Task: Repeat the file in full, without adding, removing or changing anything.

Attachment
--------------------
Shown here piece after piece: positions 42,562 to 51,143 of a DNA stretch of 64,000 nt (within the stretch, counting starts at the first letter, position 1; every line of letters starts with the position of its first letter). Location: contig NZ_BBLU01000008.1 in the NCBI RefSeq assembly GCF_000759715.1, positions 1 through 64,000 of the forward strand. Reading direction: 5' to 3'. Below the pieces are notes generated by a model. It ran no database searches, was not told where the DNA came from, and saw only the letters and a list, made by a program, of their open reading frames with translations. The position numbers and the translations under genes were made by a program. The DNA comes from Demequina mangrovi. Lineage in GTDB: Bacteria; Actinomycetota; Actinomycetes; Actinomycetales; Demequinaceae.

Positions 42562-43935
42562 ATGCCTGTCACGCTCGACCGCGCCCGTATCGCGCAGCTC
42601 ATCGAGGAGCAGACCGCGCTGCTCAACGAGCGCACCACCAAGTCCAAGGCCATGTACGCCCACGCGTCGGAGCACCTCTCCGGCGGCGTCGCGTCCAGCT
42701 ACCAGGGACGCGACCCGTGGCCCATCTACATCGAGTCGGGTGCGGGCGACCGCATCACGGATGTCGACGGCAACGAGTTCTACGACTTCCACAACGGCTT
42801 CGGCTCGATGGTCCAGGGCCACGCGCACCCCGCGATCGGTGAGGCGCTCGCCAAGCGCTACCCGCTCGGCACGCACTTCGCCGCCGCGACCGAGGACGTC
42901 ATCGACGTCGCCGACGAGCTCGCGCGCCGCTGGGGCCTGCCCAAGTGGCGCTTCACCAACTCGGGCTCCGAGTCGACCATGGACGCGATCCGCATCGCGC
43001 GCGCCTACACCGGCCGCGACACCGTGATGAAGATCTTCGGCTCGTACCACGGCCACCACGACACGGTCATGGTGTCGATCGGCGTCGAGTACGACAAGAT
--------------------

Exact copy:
Shown here piece after piece: positions 42,562 to 51,143 of a DNA stretch of 64,000 nt (within the stretch, counting starts at the first letter, position 1; every line of letters starts with the position of its first letter). Location: contig NZ_BBLU01000008.1 in the NCBI RefSeq assembly GCF_000759715.1, positions 1 through 64,000 of the forward strand. Reading direction: 5' to 3'. Below the pieces are notes generated by a model. It ran no database searches, was not told where the DNA came from, and saw only the letters and a list, made by a program, of their open reading frames with translations. The position numbers and the translations under genes were made by a program. The DNA comes from Demequina mangrovi. Lineage in GTDB: Bacteria; Actinomycetota; Actinomycetes; Actinomycetales; Demequinaceae.

Positions 42562-43935
42562 ATGCCTGTCACGCTCGACCGCGCCCGTATCGCGCAGCTC
42601 ATCGAGGAGCAGACCGCGCTGCTCAACGAGCGCACCACCAAGTCCAAGGCCATGTACGCCCACGCGTCGGAGCACCTCTCCGGCGGCGTCGCGTCCAGCT
42701 ACCAGGGACGCGACCCGTGGCCCATCTACATCGAGTCGGGTGCGGGCGACCGCATCACGGATGTCGACGGCAACGAGTTCTACGACTTCCACAACGGCTT
42801 CGGCTCGATGGTCCAGGGCCACGCGCACCCCGCGATCGGTGAGGCGCTCGCCAAGCGCTACCCGCTCGGCACGCACTTCGCCGCCGCGACCGAGGACGTC
42901 ATCGACGTCGCCGACGAGCTCGCGCGCCGCTGGGGCCTGCCCAAGTGGCGCTTCACCAACTCGGGCTCCGAGTCGACCATGGACGCGATCCGCATCGCGC
43001 GCGCCTACACCGGCCGCGACACCGTGATGAAGATCTTCGGCTCGTACCACGGCCACCACGACACGGTCATGGTGTCGATCGGCGTCGAGTACGACAAGAT